‘The winners of those fights will all come together and compete, and then the winners of those fights will go on to compete in the PFL Europe Championship. So we’ll have 32 athletes competing, eight in each weight division, and it’s a win and advance, or lose and go home format.’
James continues: ‘For European fighters this is exactly what they want. They want the opportunity of the PFL where they’ll compete regularly throughout the year, and if they keep winning they will be rewarded. Assuming they’re successful they’ll become the inaugural PFL Europe Champion and will also win $100,000 on top of their show and win purse. So it’s really exciting, not just for the fans who want more mixed martial arts in their timezone, in their own cities. But also for the fighters. They’re all ready and excited to take their careers to the next level with the PFL.’
Thanks to James, the PFL Europe season is actually starting in Newcastle on 25th March. ‘It was very clear from the growth of other promotions like the UFC who have been doing very well in London that we have such an exciting opportunity to bring the very best MMA to other cities around the UK and Europe,’ says James.
‘But for me, when we had the opportunity to start things off and we looked at all of the cities across Europe, I thought based on my experience there’s no better place to do it than Newcastle. As I mentioned, Newcastle was an early adopter of MMA and it’s been too long since the city had a major event. We felt like it was the right time and and we’re looking forward to welcoming 2,500 screaming North East fans.’
From Newcastle the PFL Europe season will move to Berlin on 8th July, Paris on 30th September, and finish in Dublin 8th December. However for James it is the first event location which means the most to him. ‘It means a lot to me because it’s where I started my mixed martial arts journey and now I’ve kind of come full circle,’ he says.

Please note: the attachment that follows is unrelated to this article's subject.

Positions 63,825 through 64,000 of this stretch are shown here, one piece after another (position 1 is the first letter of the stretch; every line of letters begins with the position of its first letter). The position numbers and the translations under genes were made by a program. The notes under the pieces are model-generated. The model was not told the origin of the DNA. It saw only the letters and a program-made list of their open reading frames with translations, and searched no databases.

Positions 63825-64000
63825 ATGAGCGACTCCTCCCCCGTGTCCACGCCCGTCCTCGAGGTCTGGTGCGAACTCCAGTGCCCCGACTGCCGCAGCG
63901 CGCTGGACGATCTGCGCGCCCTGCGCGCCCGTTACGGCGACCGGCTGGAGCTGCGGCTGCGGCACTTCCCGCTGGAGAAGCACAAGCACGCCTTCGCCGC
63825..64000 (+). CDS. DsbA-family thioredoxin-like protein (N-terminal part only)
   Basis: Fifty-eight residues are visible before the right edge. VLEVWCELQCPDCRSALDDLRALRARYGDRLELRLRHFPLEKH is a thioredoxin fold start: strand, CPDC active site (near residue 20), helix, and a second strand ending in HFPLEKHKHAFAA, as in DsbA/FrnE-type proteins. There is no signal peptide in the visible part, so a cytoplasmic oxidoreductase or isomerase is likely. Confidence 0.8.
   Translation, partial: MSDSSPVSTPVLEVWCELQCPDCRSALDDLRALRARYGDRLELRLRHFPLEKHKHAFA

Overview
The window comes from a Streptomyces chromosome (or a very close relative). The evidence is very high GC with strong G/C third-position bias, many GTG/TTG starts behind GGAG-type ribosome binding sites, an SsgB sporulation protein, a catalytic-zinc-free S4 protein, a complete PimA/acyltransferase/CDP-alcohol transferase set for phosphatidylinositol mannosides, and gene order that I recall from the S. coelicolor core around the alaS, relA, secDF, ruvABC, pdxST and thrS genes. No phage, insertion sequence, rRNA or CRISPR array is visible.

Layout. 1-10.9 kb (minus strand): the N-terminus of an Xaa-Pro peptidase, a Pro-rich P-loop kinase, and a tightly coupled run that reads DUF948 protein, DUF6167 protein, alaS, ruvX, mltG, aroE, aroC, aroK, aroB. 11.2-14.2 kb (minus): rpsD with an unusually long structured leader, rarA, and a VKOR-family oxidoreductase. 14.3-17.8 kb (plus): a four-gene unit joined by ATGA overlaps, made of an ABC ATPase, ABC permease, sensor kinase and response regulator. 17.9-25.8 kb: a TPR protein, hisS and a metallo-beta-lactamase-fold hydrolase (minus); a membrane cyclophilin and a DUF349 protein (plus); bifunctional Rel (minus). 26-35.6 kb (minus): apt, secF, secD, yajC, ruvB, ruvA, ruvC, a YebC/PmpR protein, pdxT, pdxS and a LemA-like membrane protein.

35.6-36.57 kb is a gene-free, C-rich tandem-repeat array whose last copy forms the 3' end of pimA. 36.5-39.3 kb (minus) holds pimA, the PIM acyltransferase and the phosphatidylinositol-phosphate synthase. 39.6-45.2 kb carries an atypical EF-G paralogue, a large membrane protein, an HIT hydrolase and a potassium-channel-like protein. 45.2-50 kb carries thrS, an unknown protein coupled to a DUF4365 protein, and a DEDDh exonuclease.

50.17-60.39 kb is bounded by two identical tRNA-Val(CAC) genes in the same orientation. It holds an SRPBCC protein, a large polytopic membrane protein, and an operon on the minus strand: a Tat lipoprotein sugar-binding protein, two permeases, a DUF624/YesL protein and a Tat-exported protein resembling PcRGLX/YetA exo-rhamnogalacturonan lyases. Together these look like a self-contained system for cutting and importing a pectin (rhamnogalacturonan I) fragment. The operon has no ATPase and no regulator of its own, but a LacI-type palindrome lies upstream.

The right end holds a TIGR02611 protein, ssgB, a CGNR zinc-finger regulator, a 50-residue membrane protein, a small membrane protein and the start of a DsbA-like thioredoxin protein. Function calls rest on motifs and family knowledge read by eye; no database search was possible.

‘I’m not a fighter, I’m a promoter, but I love this sport and I understood very young that Newcastle was a city very fond of combat sports too. It will be a massive night for us, so we can’t wait. We’re really excited to launch in Newcastle and we’ve got plans to come back every year.’
And James’ goal for the future is just that – to keep building the PFL year-on-year. ‘My plans are to build the PFL into the largest combat sports promotion in the world,’ he says. ‘Right now that’s all I’m focused on. As I said, I’m so passionate about the sport, advancing and growing the sport, and creating more opportunities for the fighters and the fans, so right now that’s what my life is all about.’
An item you couldn’t live without?
It’s not a great answer but probably my phone these days, because we’re very busy trying to build this.
Advice you’d give your younger self?
I think probably to have studied harder. I was talking about it just yesterday and I think if I’d spent more time focusing, studying and learning things like law or another language it would’ve stood me in good stead for a career in sports. So yeah that’s what I would go back and tell myself.
Favourite place to walk in North East?
It’s gotta be Jesmond Dene. I always used to run around or go for a walk there. I’m very fond of it there and I’m actually really looking forward to going there when I land in March.
A podcast you recommend?
I’m a big Joe Rogan podcast fan but there is another one I’ve started listening to which is with Dr Andrew Huberman. It’s quite a scientific podcast but breaks it down into layman’s terms so I’m a big fan of that. It helps me understand different concepts around neuroscience and things like that which in general would be more challenging for me to understand if I was reading a book, so I definitely recommend it.
Food guilty pleasure?
That’s difficult! I’m a big Nandos fan. I actually remember when I fought in Newcastle I had my pre-fight meal in the Nando’s in Eldon Square. I used to visit Nandos two or three times a week when I was a student – and I still do! It’s my guilty pleasure.